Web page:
Accounting Theory Construction The function to study accounting theories is to classify them according to the assumptions they rely on, how they were formulated, and their approaches to explaining and predicting actual events. There are some classification which are pragmatic, syntactic, semantic, normative, positive, and naturalistic approaches. Pragmatic approaches are based on observing the behavior of accountants or those who use the information generated by accountant. Syntactic approaches rely on logical argument, based on a set of premises. Semantic approaches concern how theories correspond to real-world events.
Normative theories rely on both semantic and syntactic approaches. Positive approaches test hypotheses against actual event . Positive approaches test hypotheses against actual and the last is Naturalistic approaches consider individual cases and do not try to generalise. PRAGMATIC THEORIES Descriptive Pragmatic Approach Descriptive pragmatic approach based on continual observation of the behavior of accountants, a theory can be developed from observations of how accountants act in certain situations. The theory can be tested by observing whether accountant do act in the way the theory suggest.
This approach is probably the oldest and most universally used method of accounting theory construction. Criticisms of descriptive pragmatic approach: * does not consider the quality of an accountant’s action * does not provide for accounting practices to be challenged * focuses on accountants’ behaviour not on measuring the attributes of the firm Psychological Pragmatic Approach Differetnt with Descriptive pragmatic approach, this approach require theorist to observe users responses to the accountants output ( ex:financial report).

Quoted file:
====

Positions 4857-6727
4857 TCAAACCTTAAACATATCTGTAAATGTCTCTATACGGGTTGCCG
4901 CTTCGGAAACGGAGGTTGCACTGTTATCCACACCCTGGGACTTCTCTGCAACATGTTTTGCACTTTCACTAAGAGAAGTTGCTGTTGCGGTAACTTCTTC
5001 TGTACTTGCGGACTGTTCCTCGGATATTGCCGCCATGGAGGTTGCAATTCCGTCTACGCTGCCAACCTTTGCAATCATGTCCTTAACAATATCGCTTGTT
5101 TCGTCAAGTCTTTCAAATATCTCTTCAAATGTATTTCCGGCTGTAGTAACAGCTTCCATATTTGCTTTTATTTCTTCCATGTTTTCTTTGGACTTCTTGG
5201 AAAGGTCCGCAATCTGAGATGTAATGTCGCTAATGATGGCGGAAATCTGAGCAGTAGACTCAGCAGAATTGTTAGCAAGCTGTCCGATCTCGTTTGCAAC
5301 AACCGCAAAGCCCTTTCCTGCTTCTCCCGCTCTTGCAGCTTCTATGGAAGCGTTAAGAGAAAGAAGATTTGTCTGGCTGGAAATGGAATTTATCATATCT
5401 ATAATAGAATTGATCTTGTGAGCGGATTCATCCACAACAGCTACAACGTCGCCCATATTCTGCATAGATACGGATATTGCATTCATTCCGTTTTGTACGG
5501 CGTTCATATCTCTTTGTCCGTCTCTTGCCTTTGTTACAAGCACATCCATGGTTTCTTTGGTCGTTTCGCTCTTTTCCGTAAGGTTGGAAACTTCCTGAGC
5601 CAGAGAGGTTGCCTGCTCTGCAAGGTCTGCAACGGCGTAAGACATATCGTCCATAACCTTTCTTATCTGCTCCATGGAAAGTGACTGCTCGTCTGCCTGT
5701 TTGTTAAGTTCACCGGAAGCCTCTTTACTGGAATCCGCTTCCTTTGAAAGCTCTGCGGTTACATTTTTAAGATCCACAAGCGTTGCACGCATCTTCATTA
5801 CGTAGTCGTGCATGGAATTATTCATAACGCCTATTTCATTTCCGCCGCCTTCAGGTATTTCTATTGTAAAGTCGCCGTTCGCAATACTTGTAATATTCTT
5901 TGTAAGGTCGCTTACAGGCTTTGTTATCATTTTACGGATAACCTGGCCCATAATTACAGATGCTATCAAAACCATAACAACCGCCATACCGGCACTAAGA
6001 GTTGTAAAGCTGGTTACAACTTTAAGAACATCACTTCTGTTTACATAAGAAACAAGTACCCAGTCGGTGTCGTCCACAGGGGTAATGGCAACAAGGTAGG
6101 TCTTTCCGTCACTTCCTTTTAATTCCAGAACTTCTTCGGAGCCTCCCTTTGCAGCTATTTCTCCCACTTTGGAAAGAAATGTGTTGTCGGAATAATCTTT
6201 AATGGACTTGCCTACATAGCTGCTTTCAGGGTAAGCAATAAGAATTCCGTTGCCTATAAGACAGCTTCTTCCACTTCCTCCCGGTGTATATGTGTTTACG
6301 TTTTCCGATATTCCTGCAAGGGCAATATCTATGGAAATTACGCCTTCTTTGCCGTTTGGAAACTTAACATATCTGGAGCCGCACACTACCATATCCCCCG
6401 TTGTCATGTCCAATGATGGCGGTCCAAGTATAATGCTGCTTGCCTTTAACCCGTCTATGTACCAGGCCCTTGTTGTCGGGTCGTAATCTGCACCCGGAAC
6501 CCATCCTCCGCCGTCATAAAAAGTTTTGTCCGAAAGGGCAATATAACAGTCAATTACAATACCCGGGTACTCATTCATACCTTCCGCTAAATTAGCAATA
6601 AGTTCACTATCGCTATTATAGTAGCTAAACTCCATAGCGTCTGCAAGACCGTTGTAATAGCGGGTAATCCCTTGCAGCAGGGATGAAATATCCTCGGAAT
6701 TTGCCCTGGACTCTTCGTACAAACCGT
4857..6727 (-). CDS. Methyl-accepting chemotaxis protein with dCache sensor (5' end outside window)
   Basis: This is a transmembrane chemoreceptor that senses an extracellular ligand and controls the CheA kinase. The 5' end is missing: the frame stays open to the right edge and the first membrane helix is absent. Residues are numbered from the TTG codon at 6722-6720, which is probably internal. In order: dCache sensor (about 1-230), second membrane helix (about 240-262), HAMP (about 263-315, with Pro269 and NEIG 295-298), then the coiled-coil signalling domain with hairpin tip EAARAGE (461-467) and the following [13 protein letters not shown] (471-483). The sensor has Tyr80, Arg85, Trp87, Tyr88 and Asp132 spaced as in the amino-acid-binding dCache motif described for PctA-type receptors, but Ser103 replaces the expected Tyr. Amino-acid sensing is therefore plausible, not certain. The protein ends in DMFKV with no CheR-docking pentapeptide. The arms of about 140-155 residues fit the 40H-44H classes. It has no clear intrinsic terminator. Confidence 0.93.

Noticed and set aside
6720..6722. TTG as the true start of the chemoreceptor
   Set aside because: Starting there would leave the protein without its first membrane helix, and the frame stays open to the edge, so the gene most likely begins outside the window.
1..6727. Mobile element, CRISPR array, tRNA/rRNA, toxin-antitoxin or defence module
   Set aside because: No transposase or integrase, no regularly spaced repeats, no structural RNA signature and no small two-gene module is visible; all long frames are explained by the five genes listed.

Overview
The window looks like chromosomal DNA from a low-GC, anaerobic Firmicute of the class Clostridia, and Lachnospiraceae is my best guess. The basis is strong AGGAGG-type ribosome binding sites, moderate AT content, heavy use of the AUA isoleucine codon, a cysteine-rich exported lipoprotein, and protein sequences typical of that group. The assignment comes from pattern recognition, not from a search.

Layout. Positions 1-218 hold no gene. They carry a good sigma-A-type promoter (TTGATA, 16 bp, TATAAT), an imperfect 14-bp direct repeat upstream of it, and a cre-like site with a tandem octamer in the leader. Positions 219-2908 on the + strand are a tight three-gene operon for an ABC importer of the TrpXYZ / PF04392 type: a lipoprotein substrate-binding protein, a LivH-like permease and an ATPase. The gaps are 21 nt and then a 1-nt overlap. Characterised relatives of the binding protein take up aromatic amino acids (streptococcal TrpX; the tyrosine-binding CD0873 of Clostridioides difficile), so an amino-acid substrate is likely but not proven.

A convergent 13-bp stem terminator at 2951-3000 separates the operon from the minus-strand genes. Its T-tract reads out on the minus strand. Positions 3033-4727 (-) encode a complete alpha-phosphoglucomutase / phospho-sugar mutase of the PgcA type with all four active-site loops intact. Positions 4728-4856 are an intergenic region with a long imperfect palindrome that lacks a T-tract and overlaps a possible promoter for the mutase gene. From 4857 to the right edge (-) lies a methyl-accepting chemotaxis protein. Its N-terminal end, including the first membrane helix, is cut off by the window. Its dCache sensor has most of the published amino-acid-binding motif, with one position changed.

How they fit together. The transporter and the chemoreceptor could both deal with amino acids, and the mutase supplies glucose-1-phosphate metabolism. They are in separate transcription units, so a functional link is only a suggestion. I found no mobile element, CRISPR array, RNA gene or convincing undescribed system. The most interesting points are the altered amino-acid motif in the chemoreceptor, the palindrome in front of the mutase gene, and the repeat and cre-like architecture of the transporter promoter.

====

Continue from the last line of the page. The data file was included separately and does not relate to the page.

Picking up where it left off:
There are also some problem with this psychological approach that are : * some users may react in an illogical manner * some users might have a preconditioned response * some users may not react when they should SYNTATIC AND SEMANTIC THEORIES Semantic inputs of the system are the transactions and exchanges recorded in the vouchers, journals, and ledgers of the business. These are then manipulated on basis of the premises and assumptions of historical cost accounting. Some accounting theorists are critical, they argue that the theory has semantic content only on the basis of its inputs.
There is no independent empirical operation to verify the calculated outputs for examples, ‘profit’ or ‘total asset’. Historical cost accounting has also been criticised on the basis of its syntactic element, for example with respect to the practice of summing several different money amounts assigned to specific assets In defence of the historical cost system, accountants argue that there is no requirement that accounting outputs should have any semantic content or be subject to falsification rules.
NORMATIVE THEORIES The 1950s and 1960s saw what has been described as the ‘golden age’ of normative accounting research. Accounting researches become more concerned with policy recommendation and with what should be done, rather than with analysing and explaining the currently accepted practice. Normative theories concentrated either on deriving the ‘true income’ for an accounting period. True income : true income theorists concentrated on deriving a single measure for assets and a unique profit figure.